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Editorial & Column


Ash Wednesday


March 4, 2004
Copyright © 2004 CARIBBEAN BUSINESS. All Rights Reserved.

Last week, on the day that marked the beginning of the Christian season of penance, Gov. Sila Calderon gave her fourth and last State of the Commonwealth address to a joint session of the Legislature.

In it, the governor took credit for what she understands are the many great accomplishments during the past three years of her administration. She also excused herself for an occasional failure, mentioning Section 956 and the status specifically.

As expected, partisan eyes didn’t see her speech in the same light. The governor’s supporters praised what they see as her many accomplishments. Detractors pointed out that the most significant "achievements" noted by the governor all relate to public works initiated by her predecessor.

In our opinion, and to our great surprise, the speech was given and received as a sort of review of the governor’s term in office, almost as a swan song, as if a whole year of her term weren’t still ahead of her. Regardless of whether the governor’s supporters or her detractors are right regarding their assessment of her successes or failures so far, what we regret is that she dedicated less than one third of the speech to talking about what she intends to do this year.

For example, there was not one single word about what the administration plans to do to promote the tourism industry and only five lines in the speech boasting about the opening of 1,535 new hotel rooms in three years, with an additional 2,204 still under construction.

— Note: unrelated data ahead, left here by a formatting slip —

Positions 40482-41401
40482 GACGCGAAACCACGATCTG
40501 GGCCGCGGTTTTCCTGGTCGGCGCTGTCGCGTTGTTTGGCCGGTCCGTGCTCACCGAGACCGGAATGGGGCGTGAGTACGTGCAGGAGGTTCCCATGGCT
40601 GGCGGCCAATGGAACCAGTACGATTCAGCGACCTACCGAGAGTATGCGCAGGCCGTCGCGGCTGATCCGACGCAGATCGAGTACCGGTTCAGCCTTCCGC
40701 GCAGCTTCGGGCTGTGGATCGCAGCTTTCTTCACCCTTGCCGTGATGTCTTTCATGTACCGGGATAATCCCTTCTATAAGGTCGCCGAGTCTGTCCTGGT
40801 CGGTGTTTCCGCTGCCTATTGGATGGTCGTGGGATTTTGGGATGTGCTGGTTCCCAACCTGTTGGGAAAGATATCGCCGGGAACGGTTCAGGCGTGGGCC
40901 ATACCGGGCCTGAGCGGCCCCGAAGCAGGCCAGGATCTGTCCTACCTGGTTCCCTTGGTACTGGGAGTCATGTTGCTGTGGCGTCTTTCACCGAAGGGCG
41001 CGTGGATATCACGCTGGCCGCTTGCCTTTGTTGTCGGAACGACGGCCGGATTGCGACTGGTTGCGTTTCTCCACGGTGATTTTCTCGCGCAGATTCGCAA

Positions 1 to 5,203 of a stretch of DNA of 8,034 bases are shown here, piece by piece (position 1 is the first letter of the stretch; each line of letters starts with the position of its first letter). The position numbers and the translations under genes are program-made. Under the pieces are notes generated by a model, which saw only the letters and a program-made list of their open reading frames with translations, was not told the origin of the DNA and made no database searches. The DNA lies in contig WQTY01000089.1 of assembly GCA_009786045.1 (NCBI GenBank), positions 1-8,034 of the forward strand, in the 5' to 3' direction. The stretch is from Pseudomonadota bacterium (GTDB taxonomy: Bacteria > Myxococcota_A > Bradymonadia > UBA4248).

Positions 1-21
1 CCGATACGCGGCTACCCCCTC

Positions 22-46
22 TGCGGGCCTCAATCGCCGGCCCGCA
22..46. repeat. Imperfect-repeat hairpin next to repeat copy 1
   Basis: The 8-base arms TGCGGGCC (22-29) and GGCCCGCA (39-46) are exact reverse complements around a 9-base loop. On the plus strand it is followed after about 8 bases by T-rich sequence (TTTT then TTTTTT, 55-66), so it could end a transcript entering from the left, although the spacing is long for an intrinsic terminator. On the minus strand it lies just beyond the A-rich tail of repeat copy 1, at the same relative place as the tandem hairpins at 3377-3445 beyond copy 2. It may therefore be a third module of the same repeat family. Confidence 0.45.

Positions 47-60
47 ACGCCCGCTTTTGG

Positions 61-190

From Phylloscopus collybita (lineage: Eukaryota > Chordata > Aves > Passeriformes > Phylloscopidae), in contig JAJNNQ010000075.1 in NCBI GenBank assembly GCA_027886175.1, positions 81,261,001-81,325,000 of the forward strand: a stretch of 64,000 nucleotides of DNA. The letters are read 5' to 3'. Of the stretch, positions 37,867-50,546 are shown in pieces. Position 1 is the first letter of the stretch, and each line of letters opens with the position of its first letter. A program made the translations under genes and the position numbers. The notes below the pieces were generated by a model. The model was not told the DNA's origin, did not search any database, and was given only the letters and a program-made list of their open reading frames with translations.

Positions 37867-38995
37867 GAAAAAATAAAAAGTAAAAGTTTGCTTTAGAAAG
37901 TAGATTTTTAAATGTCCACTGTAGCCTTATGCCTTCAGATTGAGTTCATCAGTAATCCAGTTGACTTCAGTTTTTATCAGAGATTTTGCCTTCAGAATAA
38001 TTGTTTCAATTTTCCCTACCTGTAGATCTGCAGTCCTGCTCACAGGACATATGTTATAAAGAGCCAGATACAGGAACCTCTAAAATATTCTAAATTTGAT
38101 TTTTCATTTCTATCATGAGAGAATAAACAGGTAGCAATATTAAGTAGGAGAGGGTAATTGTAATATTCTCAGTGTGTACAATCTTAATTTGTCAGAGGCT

Above everything else, we were dumbfounded by the almost total absence of any reference to the administration’s vision and plans to redevelop Vieques and Ceiba following the Navy’s exit.

Make no mistake about it. Since the governor’s last State of the Commonwealth address early last year, the most significant development in Puerto Rico was the Navy’s definitive exit from its target practice range in Vieques and the subsequent dismantling of Naval Station Roosevelt Roads in Ceiba.

The Navy’s exit from both facilities dealt a devastating blow to Puerto Rico’s economy–it represents a loss of about $1 billion a year when you factor in the exit of U.S. Army South, another event that occurred under the Calderon administration. Yet, at the same time, the Navy’s exit holds incredible potential for future economic development. The latter requires, however, for a visionary plan to be articulated and implemented. What’s this administration’s plan? We don’t know.

The governor dedicated to Vieques merely 10 lines of her speech to boast about having achieved peace by kicking the Navy out and to say how everything now is hunky dory because the administration has supposedly invested $50 million in Vieques and another $60 million in Culebra. As for Roosevelt Roads, the single most important economic development opportunity for Puerto Rico in a generation, the governor dedicated only four lines to saying that $23 million will be spent to help the local communities in Ceiba.

Is that it? Is that what this administration plans to do with Vieques and Ceiba? Then read our front-page story and get a sense of where they may both be 30 years from now. It’s been 29 years since the Navy left Culebra and, as you will see, not much has happened. As with the former Ramey Air Force base in Aguadilla before it (CB July 31, 2003), the lack of a comprehensive economic redevelopment plan has ensured that Culebra’s otherwise incredible economic development potential remain unfulfilled.

We don’t doubt that some second-level bureaucrat in the administration probably has something, somewhere on his desk about Vieques and Roosevelt Roads. God knows outside consultants are certainly making a pretty penny on it.

But as the whole point of the State of the Commonwealth address is for the governor to outline his or her priorities in the coming year, we now know that neither Vieques nor Ceiba–nor tourism, for that matter–are anywhere near the top of Gov. Calderon’s list.

This Caribbean Business article appears courtesy of Casiano Communications.
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